Station Casinos, owned by private equity firm Colony Capital along with Ultimate Fighting Championship (UFC) owners Frank and Lorenzo Fertitta, proposed filing for prepackaged bankruptcy in a deal with lenders as a failing economy and stingy credit market have stifled Las Vegas area gambling profits in a report by Bloomberg.com.
Publicly traded for 13 years, the Fertittas took Station Casinos private in 2006 after shareholders approved a $5.4 billion takeover bid. Station raked in $1.1 billion in revenue in 2005 and earned $309 million, more than 17 times what it made in 2002 and its stock was through the roof.
Fast forward to 2009, when Station missed a scheduled $14.6 million bond interest payment last Monday after fourth-quarter revenue fell about 19 percent from 2007 to $290 million.
Station is seeking to acquire $2.3 billion of existing bonds by offering investors 10 cents to 50 cents on the dollar in secured notes and cash.
The casino group currently has about $350 million in cash to fund operations. Colony Capital (the Los Angeles-based real estate investment giant run by billionaire Tom Barrack) and Frank Fertitta, Station’s chairman and chief executive and Vice Chairman Lorenzo J. Fertitta, will invest an additional $244 million into the company if investors approve the prepackaged bankruptcy plan.
"We believe the proposed restructuring plan is in the best interest of all of our constituents. It is no secret that current economic conditions in our country have had an adverse effect on Las Vegas in general and the casino business in particular. However, we believe that the steps we have taken and those we are proposing to take will result in our company being well positioned for the future."
Founded by Fertitta's father in 1976 as nothing more than a bingo hall, Station now operates 15 off-strip casinos designed for Las Vegas locals and employs roughly 14,000 people.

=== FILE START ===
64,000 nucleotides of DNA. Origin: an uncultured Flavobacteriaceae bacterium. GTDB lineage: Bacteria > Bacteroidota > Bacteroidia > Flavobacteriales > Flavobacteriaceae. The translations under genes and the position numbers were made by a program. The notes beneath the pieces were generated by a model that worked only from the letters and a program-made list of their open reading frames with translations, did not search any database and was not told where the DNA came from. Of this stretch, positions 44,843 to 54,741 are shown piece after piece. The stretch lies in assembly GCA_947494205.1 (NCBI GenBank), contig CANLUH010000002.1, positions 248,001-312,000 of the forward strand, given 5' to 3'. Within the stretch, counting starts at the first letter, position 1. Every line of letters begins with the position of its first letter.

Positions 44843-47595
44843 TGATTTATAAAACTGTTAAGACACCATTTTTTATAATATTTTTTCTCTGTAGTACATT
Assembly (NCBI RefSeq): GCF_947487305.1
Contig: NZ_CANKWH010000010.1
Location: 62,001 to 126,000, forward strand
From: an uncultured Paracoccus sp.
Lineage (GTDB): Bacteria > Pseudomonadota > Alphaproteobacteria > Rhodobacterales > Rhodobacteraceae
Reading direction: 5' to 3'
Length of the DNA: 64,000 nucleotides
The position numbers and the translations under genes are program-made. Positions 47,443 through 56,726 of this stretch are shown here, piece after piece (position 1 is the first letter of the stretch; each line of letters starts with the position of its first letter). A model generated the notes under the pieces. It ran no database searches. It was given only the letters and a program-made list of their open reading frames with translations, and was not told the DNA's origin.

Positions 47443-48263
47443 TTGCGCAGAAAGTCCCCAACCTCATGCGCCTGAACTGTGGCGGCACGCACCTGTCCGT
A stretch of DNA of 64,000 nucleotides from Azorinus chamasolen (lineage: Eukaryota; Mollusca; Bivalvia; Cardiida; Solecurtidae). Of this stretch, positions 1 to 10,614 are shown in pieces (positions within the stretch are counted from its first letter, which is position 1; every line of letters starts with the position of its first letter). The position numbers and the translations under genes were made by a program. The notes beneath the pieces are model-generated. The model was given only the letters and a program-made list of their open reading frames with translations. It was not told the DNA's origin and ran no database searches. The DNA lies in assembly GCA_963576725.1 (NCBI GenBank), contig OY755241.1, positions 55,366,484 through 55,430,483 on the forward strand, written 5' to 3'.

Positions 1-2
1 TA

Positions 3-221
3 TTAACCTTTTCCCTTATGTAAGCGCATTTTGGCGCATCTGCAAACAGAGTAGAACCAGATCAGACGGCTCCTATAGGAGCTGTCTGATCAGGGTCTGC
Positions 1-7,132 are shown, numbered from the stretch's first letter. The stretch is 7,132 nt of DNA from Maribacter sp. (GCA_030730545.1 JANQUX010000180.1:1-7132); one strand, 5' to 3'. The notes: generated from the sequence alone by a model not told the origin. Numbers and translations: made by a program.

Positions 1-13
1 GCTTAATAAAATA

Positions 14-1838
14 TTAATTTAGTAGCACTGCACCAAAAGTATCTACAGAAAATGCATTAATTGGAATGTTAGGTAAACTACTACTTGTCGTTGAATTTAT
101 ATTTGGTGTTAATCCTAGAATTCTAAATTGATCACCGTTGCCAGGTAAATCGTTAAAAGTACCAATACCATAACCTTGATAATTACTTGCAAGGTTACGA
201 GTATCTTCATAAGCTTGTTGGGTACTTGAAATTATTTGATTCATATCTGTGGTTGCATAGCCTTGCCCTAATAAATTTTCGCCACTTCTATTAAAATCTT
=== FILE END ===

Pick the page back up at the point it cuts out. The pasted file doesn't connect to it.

In addition to the decline in gambling revenue, Las Vegas home prices fell 41 percent through last November after peaking in August 2006. In addition, unemployment in Nevada, once far below the rest of the country, was a staggering 9.1 percent in December, compared with 7.2 percent for all of the U.S.
It's unclear at this time how -- if at all -- the UFC which the Fertitta brothers own a 90 percent share of, will be affected. UFC is a very profitable (and separate) business, achieving a market value that Forbes magazine estimates is upward of $1 billion.
In addition, UFC 91, 92 and 94 were all record-breaking events for the promotion, meaning it's likely safe to say that the UFC isn't going anywhere anytime soon regardless of the financial crisis that appears to be plaguing Station Casinos.
For what it's worth, Station isn't the only casino company feeling the squeeze. Tropicana Entertainment filed for bankruptcy last spring and rumors are swirling around the fate of the MGM Mirage and Las Vegas Sands.
Even Trump Entertainment Resorts Holdings, whose stock was down 94 percent, made a Yahoo Finance list of 15 companies that might not survive in 2009.
A vote is due by March 2 on the proposed Station bankruptcy plan.